I’ve said this before, but it bears repeating, Amari was so delayed in his development that he rarely spoke at the age of four. Most of the time, he moved his lips without making a sound. When he did speak, his speech was indistinct and younger than expected from a four year old. Since he often didn’t react when we called his name or spoke to him from across the room, we worried he couldn’t hear. Turns out he could hear perfectly well. Now, we have the opposite problem–getting him to stop talking!

I try to remember that his continuous chatter is a blessing, but in the moment that’s not always easy.

With Victoria, we struggled with the unexpected shift in roles. No longer were we the fun, spoiling grandparents. We became the parents. None of us enjoyed this struggle. If someone refers to me as her mom (it’s easy to do when you’re being the mom), she’s quick to tell me I’m not her mom. Then I remind her that I am the parent. Hard to argue with that point.

She’s moving into the adolescent years, and I’ve already seen the attitude that goes along with it. Joy, joy!  Still, she has changed a lot over the years. She’s much calmer, does chores, knows how to be polite (that’s still a work in progress), and, most importantly, she’s learning to relinquish her responsibility for her brother. It’s unfortunate, but most older siblings take on the parenting role when their parents have addiction problems. None of this is perfect, by the way. But I can see headway.

The grands today.

So, our journey continues. No idea where it’s going, but one thing is for sure–it won’t be boring!

Letting Kids Explore Their Interests

Start children off on the way they should go,
    and even when they are old they will not turn from it. Proverbs 22:6

I held off on posting last Friday because of the significance of today

School started today…Finally!

In some ways, it’s a relief. I have a quiet home which means I can get my work done. But in other ways, it’s not a relief. There will be homework, after all, as well as early mornings. This morning went well, but if things continue the normal way for us, we experienced the calm before the storm today.

Summer was fun but short. I did learn a lot about the grands during that time, though.

When the kids first came to live with us, everyone kept asking me what activities they were doing. The question came with the strong implication that I should enroll them in everything. Keep them moving at all times. At first, I felt guilt over not doing that, but let’s face it, we needed time to adapt.

He says, “Be still, and know that I am God…Psalms 46:10a

Why do people feel the need to fill a child’s day with activity from dawn until dusk? I didn’t see the sense in it.

Eventually, I signed them up for gymnastics. Victoria showed a great interest in it and was already turning perfect cartwheels, so it felt like the right way to go. I signed Amari up, too, because once he saw the gym and the children in a class, he wanted in.

People have pushed me to put them in various activities:  basketball, swimming, football, soccer, etc. With Victoria’s height–she’s now taller than me–everyone pushed hard for basketball and swimming. This summer, I decided we’d try a few of these activities in short spurts. The YMCA offers one-week day camps in the summer focused on a specific sport. I signed Amari up for basketball, football, and soccer and Victoria for basketball, volleyball, and baseball.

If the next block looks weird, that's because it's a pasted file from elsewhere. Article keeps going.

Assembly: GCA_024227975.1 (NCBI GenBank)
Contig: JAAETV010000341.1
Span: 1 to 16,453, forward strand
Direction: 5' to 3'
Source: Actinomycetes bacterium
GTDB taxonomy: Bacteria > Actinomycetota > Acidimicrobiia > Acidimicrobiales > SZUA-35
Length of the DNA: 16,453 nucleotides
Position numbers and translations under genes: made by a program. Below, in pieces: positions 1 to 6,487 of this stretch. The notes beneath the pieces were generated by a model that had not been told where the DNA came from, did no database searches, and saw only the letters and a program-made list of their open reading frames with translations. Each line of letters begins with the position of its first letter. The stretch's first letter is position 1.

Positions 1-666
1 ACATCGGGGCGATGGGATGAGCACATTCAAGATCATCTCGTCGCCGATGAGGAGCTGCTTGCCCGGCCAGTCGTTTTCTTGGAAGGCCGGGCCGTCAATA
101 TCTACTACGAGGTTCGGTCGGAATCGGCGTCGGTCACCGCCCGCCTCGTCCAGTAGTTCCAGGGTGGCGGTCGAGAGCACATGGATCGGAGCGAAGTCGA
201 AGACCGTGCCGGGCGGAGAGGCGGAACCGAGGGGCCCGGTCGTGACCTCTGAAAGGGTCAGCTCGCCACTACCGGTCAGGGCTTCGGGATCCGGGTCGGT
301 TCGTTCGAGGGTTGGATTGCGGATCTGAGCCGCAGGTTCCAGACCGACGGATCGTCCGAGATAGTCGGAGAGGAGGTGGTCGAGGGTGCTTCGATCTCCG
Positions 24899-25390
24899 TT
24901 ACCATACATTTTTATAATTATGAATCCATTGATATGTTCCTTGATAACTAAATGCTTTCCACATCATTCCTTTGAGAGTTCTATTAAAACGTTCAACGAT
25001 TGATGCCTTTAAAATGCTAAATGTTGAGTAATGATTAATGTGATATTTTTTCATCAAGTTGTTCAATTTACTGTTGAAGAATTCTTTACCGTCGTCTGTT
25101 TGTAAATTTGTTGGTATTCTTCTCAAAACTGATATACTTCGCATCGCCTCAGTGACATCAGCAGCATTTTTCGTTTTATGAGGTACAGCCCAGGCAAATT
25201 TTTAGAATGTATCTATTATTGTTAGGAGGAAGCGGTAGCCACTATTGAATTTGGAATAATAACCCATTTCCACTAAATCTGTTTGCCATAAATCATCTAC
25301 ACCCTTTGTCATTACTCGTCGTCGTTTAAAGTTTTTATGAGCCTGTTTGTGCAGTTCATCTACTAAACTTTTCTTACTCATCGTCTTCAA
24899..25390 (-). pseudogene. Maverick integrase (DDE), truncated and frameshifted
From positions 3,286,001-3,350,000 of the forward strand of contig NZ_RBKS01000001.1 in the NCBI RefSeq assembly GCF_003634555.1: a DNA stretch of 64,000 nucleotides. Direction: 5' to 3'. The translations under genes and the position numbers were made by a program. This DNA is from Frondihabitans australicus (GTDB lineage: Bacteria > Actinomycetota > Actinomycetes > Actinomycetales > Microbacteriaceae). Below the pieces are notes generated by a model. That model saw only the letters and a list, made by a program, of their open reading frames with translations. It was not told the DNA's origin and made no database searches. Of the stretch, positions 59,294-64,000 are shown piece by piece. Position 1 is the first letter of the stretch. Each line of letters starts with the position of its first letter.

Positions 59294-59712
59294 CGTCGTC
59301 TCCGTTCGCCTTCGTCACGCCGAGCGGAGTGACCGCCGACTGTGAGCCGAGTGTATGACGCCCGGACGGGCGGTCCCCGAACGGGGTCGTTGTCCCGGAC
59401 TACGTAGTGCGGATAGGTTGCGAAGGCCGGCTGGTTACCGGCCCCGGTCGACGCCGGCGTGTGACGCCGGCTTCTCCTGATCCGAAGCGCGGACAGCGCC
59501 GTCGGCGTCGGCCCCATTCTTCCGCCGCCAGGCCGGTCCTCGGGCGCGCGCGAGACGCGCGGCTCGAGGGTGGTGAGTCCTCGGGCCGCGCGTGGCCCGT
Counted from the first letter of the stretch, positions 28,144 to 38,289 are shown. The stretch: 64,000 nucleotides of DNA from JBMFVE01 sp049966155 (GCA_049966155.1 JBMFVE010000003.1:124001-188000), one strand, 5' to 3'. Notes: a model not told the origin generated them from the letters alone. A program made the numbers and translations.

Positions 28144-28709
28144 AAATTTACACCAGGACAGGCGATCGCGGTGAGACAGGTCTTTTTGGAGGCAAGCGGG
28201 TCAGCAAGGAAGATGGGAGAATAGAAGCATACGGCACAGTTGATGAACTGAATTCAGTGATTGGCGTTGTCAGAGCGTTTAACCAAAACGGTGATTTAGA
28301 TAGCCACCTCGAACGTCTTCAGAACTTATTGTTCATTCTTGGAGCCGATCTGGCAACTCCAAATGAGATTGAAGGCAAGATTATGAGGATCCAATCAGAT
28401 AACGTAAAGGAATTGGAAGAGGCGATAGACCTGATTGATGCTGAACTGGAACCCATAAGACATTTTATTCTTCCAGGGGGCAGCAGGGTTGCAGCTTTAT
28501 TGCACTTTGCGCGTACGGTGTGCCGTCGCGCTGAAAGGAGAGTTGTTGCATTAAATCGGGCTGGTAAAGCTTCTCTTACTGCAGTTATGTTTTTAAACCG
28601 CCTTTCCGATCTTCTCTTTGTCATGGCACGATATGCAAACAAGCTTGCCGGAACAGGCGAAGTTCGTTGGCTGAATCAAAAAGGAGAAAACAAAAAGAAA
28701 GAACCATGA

Victoria hated it. Amari loved it.

When my kids were little, people didn’t push me to sign them up for anything. I listened to their interests and followed that lead. If I listened to other people, Victoria would be frustrated every day. She hates competitive sports. She enjoyed the games but only when she wasn’t forced to play. She wants to play for fun, not as a team.  Amari enjoyed the camps, but he needs individual attention that he didn’t get in the camps. Plus, I’ve noticed that most team sports use up most of your afternoons and evenings. Amari needs his rest. If he’s not in bed by a certain time, everyone pays for it the next day. We’re going to wait a few years, and see about Amari’s interest in sports, then.

We, also, tried a few educational, but fun, camps at the local science center. Victoria begged to do the Lego camps, so I signed her up for two of them: MazeBots and SumoBots. She hated MazeBots with a passion. She anticipated building things with the Legos. They did, but they spent most of their time programming. She was sooooooo bored.  Amari took Candy Art one week and Kitchen Chemistry the next. He was disappointed that they didn’t cook.  FYI, Victoria wanted to do cooking classes, too. Unfortunately, the cooking classes weren’t offered at a time convenient to our schedules this summer.

We hit the jackpot with the last week of camp. Victoria participated in a Harry Potter camp (I’ll blog about that in my other blog next week), and Amari took an Animal Habitat camp. Both camps incorporated science in a fun way. Both played into the way these two kids’ brains are wired. Ding, ding, ding, we have a winner!

So, now I know. Victoria is not into sports except gymnastics for fun. Amari loves sports but needs time to focus. They both love nature and science and working with their hands.

In the Proverbs verse at the beginning of this post, we’re directed to bring children up in the way they should go. You can’t look at a child and base that decision on their physical appearance. You need to pay attention to what they enjoy, to the things that drive their curiosity, the things they talk about. Now, I have a good idea what that is

And I didn’t spend an entire school year struggling through something they hated to find this out.

I’d call that a win-win!